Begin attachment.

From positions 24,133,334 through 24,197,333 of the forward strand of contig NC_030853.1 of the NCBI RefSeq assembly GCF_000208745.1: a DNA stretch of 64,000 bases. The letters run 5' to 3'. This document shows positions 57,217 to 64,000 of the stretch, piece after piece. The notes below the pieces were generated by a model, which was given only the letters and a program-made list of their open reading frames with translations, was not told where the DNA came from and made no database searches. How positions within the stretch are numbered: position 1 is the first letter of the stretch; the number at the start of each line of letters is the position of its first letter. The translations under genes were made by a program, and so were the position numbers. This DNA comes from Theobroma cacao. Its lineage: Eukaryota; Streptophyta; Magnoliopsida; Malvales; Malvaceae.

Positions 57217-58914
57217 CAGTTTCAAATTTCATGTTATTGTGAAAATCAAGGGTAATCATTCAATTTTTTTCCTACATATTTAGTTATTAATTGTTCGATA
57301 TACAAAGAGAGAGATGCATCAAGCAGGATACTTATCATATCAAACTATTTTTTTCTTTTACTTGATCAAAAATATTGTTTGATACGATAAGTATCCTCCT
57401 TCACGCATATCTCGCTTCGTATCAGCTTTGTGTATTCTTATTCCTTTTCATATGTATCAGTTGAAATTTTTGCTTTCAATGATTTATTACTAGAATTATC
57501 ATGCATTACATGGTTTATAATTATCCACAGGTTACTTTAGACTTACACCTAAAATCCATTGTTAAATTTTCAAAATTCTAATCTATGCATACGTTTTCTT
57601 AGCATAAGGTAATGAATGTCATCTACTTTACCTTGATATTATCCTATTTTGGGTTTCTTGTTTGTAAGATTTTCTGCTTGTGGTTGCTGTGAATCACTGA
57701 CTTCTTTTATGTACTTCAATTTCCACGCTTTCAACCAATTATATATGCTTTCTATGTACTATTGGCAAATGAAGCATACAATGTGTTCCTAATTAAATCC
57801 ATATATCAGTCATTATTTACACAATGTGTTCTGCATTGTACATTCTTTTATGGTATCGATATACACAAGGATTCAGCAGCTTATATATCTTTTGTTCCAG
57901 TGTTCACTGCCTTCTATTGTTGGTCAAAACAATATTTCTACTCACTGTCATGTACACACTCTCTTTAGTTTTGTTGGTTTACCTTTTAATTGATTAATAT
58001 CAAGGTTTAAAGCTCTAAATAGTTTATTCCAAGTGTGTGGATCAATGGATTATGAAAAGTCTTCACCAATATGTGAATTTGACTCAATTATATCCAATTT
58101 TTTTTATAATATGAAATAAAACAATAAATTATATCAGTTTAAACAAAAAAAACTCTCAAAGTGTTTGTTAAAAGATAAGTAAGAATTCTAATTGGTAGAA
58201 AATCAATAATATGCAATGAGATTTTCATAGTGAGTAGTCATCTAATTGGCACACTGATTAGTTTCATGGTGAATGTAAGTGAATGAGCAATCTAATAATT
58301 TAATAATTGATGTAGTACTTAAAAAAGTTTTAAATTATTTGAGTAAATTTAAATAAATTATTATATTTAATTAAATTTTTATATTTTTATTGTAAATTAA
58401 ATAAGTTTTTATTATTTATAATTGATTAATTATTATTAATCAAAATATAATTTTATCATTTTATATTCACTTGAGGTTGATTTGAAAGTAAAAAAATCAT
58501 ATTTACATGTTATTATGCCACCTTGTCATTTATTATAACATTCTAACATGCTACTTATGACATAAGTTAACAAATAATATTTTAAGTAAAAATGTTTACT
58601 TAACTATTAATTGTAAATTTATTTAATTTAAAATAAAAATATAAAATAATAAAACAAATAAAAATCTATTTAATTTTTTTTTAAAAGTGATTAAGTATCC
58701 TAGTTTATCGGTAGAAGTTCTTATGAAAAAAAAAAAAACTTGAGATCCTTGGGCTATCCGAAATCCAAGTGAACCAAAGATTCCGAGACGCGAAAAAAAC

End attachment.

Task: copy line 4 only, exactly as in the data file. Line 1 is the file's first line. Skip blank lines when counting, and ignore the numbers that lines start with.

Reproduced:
57301 TACAAAGAGAGAGATGCATCAAGCAGGATACTTATCATATCAAACTATTTTTTTCTTTTACTTGATCAAAAATATTGTTTGATACGATAAGTATCCTCCT